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A culture shaped by Polynesia and Europe

The beauty and charm of our islands is matched


only by the friendliness of our people. Here
among your island friends, you will find the
hospitality warm and spontaneous, the music
and dancing exuberant, the mood relaxed.

The Cook Islands culture is shaped by the


arrival of Polynesians that took place around
800 AD.

This was part of what was believed to have been the last great wave of Polynesian migration
from Asia that began in 1500 BC.

Of equal importance has been the contact with European culture, particularly the British and
the influence of missionaries spreading the Christian message.
Cook Islanders share a genuine care for others and as we have chosen to retain and preserve
much of our old ways, our cherished culture lives on. This is openly expressed with song,
dance and an easy pace of life, uncomplicated by the turmoil of the outside world. We invite
you to share this unique lifestyle whilst you are our guest.

Although displays of the Cook Islands past are exhibited in local museums, our culture is not
confined to their walls, or to restored sites. Polynesian identity can be found in everyday life,
in the many art galleries around the island of Rarotonga who exhibit local artists, in the
carvings that adorn our buildings and homes, in dance and drama and at various events
throughout the year, particularly during Te Maeva Nui Constitution Celebrations in July. This
is a time to renew the warrior’s might and the dancer’s grace – a time when heritage excels.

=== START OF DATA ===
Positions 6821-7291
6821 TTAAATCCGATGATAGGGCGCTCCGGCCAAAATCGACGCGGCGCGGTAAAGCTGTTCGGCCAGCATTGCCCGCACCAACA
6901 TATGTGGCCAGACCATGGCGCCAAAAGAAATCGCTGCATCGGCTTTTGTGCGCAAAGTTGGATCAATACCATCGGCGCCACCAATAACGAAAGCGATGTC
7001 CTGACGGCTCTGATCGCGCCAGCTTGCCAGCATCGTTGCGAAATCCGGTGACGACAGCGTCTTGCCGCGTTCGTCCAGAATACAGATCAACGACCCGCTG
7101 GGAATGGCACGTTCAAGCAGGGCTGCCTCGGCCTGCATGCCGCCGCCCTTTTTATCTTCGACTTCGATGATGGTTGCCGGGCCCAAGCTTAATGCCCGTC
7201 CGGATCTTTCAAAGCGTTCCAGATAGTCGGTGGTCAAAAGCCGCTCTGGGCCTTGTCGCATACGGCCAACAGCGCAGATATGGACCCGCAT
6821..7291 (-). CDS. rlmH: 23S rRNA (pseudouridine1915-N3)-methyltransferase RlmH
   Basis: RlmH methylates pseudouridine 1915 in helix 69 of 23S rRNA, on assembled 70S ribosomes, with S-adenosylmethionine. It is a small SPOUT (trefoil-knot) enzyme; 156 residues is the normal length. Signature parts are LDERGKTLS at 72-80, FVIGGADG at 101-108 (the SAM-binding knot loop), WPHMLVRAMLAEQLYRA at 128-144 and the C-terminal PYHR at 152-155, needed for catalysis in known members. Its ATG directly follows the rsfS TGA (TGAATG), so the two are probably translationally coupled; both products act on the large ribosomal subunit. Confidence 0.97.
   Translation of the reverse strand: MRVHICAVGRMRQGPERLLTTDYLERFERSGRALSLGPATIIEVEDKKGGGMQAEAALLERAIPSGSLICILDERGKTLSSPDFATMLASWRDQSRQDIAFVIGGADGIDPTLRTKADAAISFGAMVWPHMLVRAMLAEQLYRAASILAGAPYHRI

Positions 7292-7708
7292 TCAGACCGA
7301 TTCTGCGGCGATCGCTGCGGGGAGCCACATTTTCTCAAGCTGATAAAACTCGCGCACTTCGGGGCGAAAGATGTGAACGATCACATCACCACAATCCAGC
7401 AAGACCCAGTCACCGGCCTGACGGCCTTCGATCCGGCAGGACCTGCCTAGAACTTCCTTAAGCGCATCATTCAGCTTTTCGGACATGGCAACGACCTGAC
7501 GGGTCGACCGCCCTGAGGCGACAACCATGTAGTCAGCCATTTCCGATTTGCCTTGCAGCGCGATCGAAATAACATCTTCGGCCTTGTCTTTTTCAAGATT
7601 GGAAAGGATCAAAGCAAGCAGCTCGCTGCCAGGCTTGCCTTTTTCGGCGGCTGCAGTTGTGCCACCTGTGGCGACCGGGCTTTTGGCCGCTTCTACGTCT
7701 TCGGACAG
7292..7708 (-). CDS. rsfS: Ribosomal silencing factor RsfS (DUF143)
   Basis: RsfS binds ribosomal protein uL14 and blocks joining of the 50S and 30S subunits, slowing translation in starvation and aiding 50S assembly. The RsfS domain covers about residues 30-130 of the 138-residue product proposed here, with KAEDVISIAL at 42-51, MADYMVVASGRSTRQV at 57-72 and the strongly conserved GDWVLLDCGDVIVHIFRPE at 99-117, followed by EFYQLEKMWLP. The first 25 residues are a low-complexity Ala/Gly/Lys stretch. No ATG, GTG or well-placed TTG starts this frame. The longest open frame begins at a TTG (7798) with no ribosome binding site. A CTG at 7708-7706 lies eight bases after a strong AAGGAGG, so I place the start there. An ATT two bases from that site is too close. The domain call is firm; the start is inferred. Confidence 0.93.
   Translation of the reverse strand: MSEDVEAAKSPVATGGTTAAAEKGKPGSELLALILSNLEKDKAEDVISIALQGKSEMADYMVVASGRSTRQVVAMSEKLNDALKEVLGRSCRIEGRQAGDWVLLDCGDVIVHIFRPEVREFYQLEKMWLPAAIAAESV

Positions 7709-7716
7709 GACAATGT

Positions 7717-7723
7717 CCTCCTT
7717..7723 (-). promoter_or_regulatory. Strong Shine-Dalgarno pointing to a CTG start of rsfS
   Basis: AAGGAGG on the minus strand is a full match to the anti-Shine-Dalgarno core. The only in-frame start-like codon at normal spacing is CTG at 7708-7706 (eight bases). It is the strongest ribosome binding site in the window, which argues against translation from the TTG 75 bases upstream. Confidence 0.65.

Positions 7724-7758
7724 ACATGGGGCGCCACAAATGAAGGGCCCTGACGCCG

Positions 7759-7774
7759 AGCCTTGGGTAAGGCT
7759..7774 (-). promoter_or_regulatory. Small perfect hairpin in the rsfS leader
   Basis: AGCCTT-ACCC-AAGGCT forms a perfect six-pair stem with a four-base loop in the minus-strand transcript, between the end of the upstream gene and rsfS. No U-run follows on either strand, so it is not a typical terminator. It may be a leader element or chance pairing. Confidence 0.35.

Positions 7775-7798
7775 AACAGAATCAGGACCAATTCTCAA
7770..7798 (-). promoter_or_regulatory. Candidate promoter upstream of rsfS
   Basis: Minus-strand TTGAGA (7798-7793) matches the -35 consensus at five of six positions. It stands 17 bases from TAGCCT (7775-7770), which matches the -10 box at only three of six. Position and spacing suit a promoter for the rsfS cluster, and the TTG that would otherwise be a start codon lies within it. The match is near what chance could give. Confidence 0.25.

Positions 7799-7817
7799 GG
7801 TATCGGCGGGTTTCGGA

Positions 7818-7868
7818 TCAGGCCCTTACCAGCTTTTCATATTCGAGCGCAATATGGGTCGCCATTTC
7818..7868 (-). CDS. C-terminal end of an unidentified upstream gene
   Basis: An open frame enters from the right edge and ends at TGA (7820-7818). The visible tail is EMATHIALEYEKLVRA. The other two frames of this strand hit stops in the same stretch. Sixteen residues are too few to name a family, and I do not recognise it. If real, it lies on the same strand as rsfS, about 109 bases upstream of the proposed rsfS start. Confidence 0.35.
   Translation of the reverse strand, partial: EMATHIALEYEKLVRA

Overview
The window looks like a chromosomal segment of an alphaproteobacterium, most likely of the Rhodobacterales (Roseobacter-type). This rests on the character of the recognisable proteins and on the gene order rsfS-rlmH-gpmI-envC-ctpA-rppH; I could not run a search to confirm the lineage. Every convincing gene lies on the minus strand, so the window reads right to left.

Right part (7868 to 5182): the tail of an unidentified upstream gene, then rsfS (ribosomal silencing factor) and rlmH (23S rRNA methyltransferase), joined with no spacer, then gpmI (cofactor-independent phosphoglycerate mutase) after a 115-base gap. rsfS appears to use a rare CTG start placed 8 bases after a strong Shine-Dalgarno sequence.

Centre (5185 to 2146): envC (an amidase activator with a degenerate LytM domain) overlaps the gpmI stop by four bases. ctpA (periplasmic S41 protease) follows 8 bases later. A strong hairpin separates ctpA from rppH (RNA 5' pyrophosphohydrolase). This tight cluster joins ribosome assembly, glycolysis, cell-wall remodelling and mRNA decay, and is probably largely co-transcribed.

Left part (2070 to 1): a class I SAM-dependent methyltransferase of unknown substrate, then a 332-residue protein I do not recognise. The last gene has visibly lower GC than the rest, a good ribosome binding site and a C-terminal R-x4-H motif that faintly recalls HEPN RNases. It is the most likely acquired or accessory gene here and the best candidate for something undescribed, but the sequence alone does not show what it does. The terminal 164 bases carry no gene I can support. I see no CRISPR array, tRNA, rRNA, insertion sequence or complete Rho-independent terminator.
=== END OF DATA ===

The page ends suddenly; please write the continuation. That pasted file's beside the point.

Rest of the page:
However, it is the songs of the Kaparima, the hymns of the Sunday choir, and pride in
traditional crafts that exists in the day-to-day lives of our people.

Christianity plays an important role in our lives and Sunday is a day for celebration, prayer,
families and singing. There are several denominations who\ welcome your attendance at
church services on Saturdays or Sundays. An uplifting highlight of your visit will be the
joyous sound of a Sunday choir.

The total population of our islands is approximately 19,000. Some 2000 people live on the
Northern Group islands and about 5000 on 5 Southern Group islands. The rest live on
Rarotonga. Many of our people live overseas, including close to 50,000 in New Zealand.
Throughout the villages, at your hotel, or at the many attractions, you will be welcomed by
our people and treated as a friend.

Song and Dance - The heart of Cook Island's culture

What most defines the Cook Islands and leaves a


lasting impression on tourists is the grace, art and
skill demonstrated in song and dance – particularly a
traditional dance known as the Ura.

Unlike most western dancers, the islanders tell a story


with their bodies that matches the words of the song.
The dancing, accompanied by highly rhythmic
drumming is taken very seriously, with each island
having its own unique songs and dances that are
practised from an early age.

The Cook Islanders are considered amongst the finest


Polynesian singers and dancers. And there are many
competitions throughout the year where the competitive spirit between each island comes to
the fore. Regular international awards are a testament to this phenomenal talent.

Close harmonious singing can also be heard in churches along with the powerful and
emotional impact of chants and hymns during weddings and funerals. This range and talent of
popular singing can be found at numerous festivals throughout the year.

String bands that play at restaurants, hotels and concerts, using combinations of modern
electronics with traditional ukuleles made from coconut shells also provides tourists with a
uniquely Cook Islands experience.

Festivals and Events

Throughout the year we find many reasons to celebrate and have fun. Some of our festivals